Roubiliac


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Roubiliac

, Roubillac
Louis-Fran?ois . ?1695--1762, French sculptor: lived chiefly in England: his sculptures include the statue of Handel in Vauxhall Gardens (1737)
References in periodicals archive ?
Roubiliac is key here, with his portraits of modern men such as Newton and Garrick.
Michael Rysbrack (1684-1770), Peter Scheemakers (1691-1781), John Cheere (1709-87), Louis Francois Roubiliac (1695-1762) and Thomas Banks (1735-1805)
Coxe in 1799(10) that the Handel harpsichord was given, with some manuscripts and the Roubiliac bust, to that notable Handel enthusiast George III.
In two statuettes by John Cheere, Pope is paired with Shakespeare: the latter's image is a reduction of Scheemaker's celebrated statue in Westminster Abbey, while Pope's head is based on the Roubiliac bust, with his pose a mirror image of Shakespeare's.
Includes works by Degas, Rodin, Giambologna and Roubiliac and new research.
26) This clock was finished by John Pyke, clockmaker to Frederick, Prince of Wales, and its elaborate case included reliefs in silver, based on models by Rysbrack and bronzes representing the seated figures of the four Grand Monarchies modelled by the French London-based sculptor Louis Franqois Roubiliac (1702-62).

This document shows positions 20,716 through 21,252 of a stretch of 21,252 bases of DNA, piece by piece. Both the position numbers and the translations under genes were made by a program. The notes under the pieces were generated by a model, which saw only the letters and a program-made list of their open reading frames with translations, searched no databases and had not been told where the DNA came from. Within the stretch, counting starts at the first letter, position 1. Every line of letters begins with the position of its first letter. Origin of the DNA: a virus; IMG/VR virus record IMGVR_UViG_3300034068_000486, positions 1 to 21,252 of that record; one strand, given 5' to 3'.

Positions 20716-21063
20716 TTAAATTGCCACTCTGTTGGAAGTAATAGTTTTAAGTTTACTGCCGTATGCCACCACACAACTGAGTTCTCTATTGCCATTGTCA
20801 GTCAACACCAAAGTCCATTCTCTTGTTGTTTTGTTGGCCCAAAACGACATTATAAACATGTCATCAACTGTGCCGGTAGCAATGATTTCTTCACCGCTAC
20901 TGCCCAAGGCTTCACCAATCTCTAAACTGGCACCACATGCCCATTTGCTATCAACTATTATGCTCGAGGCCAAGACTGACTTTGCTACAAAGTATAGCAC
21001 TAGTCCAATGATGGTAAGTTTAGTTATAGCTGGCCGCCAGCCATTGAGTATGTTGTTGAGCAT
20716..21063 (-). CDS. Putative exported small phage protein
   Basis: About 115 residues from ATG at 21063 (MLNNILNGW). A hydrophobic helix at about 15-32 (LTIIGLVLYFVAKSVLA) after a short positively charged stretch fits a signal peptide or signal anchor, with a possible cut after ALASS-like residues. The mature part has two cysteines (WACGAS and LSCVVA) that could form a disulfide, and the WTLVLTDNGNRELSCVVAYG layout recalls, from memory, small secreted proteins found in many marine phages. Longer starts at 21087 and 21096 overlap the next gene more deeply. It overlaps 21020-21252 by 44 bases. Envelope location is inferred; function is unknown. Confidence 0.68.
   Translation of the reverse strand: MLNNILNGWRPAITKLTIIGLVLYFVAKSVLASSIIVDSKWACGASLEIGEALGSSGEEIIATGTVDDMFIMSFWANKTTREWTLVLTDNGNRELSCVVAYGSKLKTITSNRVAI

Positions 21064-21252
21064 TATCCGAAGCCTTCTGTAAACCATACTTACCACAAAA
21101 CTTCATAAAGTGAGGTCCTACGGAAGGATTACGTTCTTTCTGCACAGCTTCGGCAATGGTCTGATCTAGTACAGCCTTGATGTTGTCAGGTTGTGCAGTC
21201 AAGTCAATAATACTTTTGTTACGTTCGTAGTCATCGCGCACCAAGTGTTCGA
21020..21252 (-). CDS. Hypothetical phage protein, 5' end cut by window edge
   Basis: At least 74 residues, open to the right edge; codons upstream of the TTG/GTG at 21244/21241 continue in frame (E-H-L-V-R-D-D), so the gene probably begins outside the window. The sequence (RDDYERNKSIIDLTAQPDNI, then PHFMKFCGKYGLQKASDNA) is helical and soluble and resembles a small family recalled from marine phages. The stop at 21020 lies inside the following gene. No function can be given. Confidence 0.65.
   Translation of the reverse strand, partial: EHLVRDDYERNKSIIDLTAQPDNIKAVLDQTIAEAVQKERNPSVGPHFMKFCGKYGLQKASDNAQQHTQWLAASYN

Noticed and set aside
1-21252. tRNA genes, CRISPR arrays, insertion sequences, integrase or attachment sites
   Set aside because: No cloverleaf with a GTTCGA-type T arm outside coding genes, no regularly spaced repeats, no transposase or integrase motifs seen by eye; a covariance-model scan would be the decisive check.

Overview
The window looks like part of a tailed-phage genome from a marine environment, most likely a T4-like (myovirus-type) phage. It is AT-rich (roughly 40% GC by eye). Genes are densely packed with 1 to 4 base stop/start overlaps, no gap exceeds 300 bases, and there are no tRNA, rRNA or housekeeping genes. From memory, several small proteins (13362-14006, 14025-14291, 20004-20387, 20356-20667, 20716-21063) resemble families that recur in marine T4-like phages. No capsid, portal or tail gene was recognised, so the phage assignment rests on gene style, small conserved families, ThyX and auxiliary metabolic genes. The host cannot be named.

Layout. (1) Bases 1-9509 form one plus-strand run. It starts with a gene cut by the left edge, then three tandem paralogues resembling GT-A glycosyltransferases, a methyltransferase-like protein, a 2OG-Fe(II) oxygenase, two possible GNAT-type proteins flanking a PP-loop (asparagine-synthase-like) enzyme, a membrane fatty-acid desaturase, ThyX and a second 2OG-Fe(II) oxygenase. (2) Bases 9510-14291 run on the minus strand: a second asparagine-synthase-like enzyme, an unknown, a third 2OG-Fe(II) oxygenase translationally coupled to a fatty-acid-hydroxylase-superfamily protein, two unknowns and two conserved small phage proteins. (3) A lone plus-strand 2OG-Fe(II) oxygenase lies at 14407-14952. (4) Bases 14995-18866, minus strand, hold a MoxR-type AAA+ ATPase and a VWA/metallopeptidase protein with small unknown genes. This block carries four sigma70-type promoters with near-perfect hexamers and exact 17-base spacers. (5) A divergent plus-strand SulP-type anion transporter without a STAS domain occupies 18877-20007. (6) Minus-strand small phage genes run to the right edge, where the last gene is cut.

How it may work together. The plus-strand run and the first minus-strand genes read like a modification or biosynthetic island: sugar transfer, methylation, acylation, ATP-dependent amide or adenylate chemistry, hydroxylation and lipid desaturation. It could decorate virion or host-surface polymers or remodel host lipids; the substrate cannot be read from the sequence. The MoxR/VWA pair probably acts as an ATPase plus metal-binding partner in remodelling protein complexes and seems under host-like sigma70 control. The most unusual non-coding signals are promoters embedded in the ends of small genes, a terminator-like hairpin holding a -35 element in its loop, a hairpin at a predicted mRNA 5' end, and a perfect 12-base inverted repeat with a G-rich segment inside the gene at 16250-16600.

Conservation work is ever pressing, none more so than on the 17th-century mirrors with verre eglomise borders at Drumlanrig which recently very nearly imploded--'terrifying indeed'--and on the fabulous Louis-Francois Roubiliac family tombs in the church at Warkton, next to the Boughton estate, whose internal iron supports are badly corroded.
When the Ashmolean example was published in 1938, it was hypothesied that it represented Sophie Roubiliac, daughter of the sculptor Louis-Francois Roubiliac and, significantly, goddaughter of his fellow Hugenot emigre Nicholas Sprimont, proprietor of the Chelsea manufactory.
Works by the finest masters of the English school--the foreigners John Michael Rysbrack (1694-1770), Louis-Francois Roubiliac (1702/5-62) and perhaps Joseph Nollekens (1737-1823)-are highly sought after, especially if they are in good condition, original and unusual.
Nothing in this gallery, however, equals the extraordinary display, in the British galleries, of the bust of Pope after Roubiliac and seven other portrait busts, which has remained unchallenged after five years.